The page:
** Logic Programming** is a programming paradigm based on formal

`logic`. A logic program is represented by formulas (axioms) – a set of sentences in logical form, expressing facts and deductions about a domain of discourse.

The idea of Logic Programming is to declare what is true (or a conclusion iteratively deducible in n finite steps from true sentences), not to to imperatively write how and when to construct this and that object in memory (control flow). Therefore Logic Programming belongs to the ** Declarative Languages** allowing a style.

A common and most practical form of `formula` used in Logic Programming are **Clauses**.

A clause is a (logical) expression like

C1 & … & Cm <== P1 & P2 & … & Pn

Meaning that the Conclusions C1,…,Cm hold (are deducible) if each of the premises P1,…,Pn also holds.

In a very common Logic Programming language – `Prolog` – a simplified but most practical form of clauses is used: Horn clauses :

A Horn Clause is a simplified expression like

C1 <== P1 & P2 & … & Pn

Meaning that the conclusion C1 holds (is deducible) if each of the premises P1,…,Pn also holds.

Cx <==

Means, that Cx is true „per se“ (an axiom) and does not need to be derived (deducted).

A set of Horn Clauses builds a logical program (also called a **Knowledge Base** which is the same as an ** ontology** in other formal systems, see below), which can be executed in a suitable logical execution environment (e.g. a Prolog interpreter) in such a way that the user (or another program) ask to

`proof`a

**(a hypothetical formula) inside and against that knowledge base. Proving a goal means to find some variable values (terms) for which an iterated structured**

`goal``derivation`out of the Axioms can be constructed. This can be seen as a special case of Theorem Proving.

One challenge in Logic Programming is to declaratively write a program (a knowledge base) in a way that the a-posteriori-work of the interpreting system be as efficient as possible. This is known as inference control. Inference is the way a Theorem Prover applies clauses (or more in the general: formulas) in order to perform deductions in order to prove some goals (asked logical sententes).

Controlling the efficiency of a Theorem Prover involves meta-inference techniques. The latter are heuristic methods, which inferences and which deduction to chose in order to proof goals.

### Other Logical Programming Formalisms

`RDFS` and `OWL` are de-facto logical programming paradigms involving `RDF` as a basis to formulate formal sentences (formulas) using Linked-Data. In RDFS and OWL formulas are made of RDF statements (Subject Predicate Object). A set of RDF statements build therefore an RDFS ontology or an OWL ontology depending on the involved predicates. OWL is a super set of RDFS, OWL has negation and class equivalence as added value to RDFS.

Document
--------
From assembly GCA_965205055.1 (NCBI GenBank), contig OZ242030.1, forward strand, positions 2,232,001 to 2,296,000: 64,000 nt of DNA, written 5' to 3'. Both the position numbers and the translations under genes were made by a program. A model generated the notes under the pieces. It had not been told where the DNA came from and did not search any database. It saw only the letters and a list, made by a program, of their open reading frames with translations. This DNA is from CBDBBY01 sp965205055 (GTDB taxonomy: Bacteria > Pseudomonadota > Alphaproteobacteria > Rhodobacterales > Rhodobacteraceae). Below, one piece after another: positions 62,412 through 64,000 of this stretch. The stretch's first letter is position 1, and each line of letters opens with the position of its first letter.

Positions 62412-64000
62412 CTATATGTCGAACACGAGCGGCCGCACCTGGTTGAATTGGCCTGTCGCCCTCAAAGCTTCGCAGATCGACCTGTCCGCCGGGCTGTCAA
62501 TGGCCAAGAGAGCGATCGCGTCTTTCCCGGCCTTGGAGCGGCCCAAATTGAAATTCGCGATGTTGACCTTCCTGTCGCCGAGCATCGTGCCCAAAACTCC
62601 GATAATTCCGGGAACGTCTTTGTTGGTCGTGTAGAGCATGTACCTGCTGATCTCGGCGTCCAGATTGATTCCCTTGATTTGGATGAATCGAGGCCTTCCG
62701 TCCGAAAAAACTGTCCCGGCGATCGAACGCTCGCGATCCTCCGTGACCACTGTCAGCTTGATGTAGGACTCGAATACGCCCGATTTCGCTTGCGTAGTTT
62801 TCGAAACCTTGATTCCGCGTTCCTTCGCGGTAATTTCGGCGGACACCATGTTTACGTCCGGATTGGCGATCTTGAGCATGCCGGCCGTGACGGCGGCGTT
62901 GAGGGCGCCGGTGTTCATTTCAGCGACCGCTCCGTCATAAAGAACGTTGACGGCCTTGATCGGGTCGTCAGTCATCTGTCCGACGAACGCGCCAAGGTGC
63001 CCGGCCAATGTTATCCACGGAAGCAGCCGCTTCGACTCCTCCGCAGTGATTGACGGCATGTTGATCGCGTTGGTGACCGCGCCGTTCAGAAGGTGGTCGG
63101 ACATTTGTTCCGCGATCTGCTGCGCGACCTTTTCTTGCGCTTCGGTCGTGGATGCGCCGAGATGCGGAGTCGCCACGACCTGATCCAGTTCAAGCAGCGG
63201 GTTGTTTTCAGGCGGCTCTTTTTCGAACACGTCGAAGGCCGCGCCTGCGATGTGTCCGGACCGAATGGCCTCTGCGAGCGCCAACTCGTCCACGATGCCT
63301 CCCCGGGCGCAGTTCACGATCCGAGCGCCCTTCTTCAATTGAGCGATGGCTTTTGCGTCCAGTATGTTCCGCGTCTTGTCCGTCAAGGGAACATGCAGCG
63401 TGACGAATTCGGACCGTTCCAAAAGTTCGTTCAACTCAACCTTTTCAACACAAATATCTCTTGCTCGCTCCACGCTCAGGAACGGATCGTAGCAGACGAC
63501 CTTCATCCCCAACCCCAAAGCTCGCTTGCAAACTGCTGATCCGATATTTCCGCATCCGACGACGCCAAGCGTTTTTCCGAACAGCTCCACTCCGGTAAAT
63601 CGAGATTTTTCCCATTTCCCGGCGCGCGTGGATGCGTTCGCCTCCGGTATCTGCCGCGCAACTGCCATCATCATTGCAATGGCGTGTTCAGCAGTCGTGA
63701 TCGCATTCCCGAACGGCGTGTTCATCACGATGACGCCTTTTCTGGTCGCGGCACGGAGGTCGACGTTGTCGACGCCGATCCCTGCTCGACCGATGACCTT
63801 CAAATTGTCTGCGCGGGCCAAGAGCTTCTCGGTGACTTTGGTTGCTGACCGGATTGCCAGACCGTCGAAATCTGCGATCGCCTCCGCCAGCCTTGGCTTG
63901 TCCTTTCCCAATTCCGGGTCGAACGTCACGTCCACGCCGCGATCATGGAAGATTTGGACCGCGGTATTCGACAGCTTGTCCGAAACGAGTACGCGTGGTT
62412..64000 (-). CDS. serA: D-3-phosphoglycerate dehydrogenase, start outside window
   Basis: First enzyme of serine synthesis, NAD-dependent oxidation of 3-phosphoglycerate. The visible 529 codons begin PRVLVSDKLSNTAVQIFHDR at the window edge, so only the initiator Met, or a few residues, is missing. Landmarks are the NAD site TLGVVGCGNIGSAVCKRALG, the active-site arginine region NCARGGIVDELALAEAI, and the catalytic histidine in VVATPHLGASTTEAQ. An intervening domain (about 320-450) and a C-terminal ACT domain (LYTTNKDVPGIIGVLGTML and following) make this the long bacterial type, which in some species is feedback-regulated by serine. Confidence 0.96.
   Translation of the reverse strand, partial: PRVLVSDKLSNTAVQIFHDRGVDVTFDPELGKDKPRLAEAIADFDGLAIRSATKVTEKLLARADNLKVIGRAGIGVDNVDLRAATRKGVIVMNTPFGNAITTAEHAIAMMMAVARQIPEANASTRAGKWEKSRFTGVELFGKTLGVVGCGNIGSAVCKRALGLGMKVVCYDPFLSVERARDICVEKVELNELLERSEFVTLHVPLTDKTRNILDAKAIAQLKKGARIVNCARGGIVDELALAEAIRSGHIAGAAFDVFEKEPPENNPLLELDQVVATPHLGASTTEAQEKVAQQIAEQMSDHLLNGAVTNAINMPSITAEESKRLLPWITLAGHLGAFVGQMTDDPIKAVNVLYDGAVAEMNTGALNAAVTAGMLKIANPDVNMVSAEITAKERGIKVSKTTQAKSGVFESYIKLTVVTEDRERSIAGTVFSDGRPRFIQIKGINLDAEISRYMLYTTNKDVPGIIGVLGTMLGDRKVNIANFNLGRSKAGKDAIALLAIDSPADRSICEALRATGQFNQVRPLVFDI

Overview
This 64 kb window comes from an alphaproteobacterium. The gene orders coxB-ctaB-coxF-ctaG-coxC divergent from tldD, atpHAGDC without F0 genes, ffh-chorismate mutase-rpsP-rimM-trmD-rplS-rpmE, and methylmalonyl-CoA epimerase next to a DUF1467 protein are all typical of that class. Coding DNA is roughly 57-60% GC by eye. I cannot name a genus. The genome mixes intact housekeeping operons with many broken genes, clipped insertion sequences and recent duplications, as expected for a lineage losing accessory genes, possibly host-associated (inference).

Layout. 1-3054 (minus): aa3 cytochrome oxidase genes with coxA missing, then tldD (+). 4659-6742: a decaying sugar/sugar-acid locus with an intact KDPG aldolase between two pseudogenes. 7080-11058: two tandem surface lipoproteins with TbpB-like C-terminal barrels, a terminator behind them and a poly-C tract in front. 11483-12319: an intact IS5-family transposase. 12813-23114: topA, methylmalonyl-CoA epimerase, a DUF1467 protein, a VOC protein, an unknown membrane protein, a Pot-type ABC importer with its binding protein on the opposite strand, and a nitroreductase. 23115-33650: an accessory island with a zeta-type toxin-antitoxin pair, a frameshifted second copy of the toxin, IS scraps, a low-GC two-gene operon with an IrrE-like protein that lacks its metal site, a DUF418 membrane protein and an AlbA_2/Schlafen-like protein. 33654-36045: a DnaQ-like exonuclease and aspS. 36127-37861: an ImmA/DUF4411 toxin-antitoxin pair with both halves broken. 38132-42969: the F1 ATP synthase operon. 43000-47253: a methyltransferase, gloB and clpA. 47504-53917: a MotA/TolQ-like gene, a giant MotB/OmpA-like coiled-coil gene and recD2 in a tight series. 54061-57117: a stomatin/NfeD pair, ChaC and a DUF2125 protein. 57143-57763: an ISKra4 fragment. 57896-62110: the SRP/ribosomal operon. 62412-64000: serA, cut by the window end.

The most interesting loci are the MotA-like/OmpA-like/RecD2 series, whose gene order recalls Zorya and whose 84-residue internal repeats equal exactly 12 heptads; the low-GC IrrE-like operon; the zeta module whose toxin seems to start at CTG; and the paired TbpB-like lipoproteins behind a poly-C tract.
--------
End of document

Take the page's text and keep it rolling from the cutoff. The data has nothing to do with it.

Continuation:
From an abstract point of view, an ontology is a document (formally) describing objects and (logical) relationships among them. So also a declarative program like a Prolog program (a knowledge base) is an ontology inside the Prolog space. [The use of the word „ontology“ is though not so popular in the Logical Programming communities. They speak rather of „knowledge bases“.]

The following is an

:Person rdfs:subClassOf :HumanBeing .

:john a :Person .

:paul :tastes :pizzaMargherita .

:john :eats :pizzaNapoli .

:tastes rdfs:subPropertyOf :eats.

:eats rdfs:subPropertyOf :nourischesHimselfWith .

:eats :domain :Person .

:tastes rdfs:range :Pizza .

:nourischesHimselfWith rdfs:domain :HumanBeing .

:Pizza rdfs:subClassOf :Food.

An ontology is understood inside the „own“ formal execution (interpreting) system. In case of RDFS the interpreting system is any inference enabled RDF-store (also called `graph store`) like `GraphDB` or `Stardog`. As soon as the the RDFS ontology is loaded (or changed) inside a repository of the graph store, the latter starts a ** reasoning method** with

**forward chaining**inferring all possible (but not expressed) true RDF statements. These automatically inferred (materialized) RDF statements build the Entailment of the ontology, i.e. all possible true statements.

Note that e.g. the sentence :paul a :HumanBeing is not in the ontology but is also „true“ because it is in the entailment of the ontology.

### Wrapping up

There are dozens of formal systems I do not explain here for the sake of simplicity. In this page an introduction on one backward-chaining inference system (Prolog on Horn Clauses) and one using forward-chaining inference system (RDFS) were sketched. A knowledge base (or an ontology) describes a (part of a) domain and possibly essential relationships among the component. A so called interpreting system (some time also called ** reasoner**) work with this ontology and answers queries or proofs goals.

The advantage of using a declarative formalism like the ones presented above lies in the high self explaining nature of the used sentences, express the domain and its processes more clearly than procedural programs.

Mixed systems – cf. `cliopatria` or `Trill` allow to fuse the world of Horn Clauses with the world of RDF.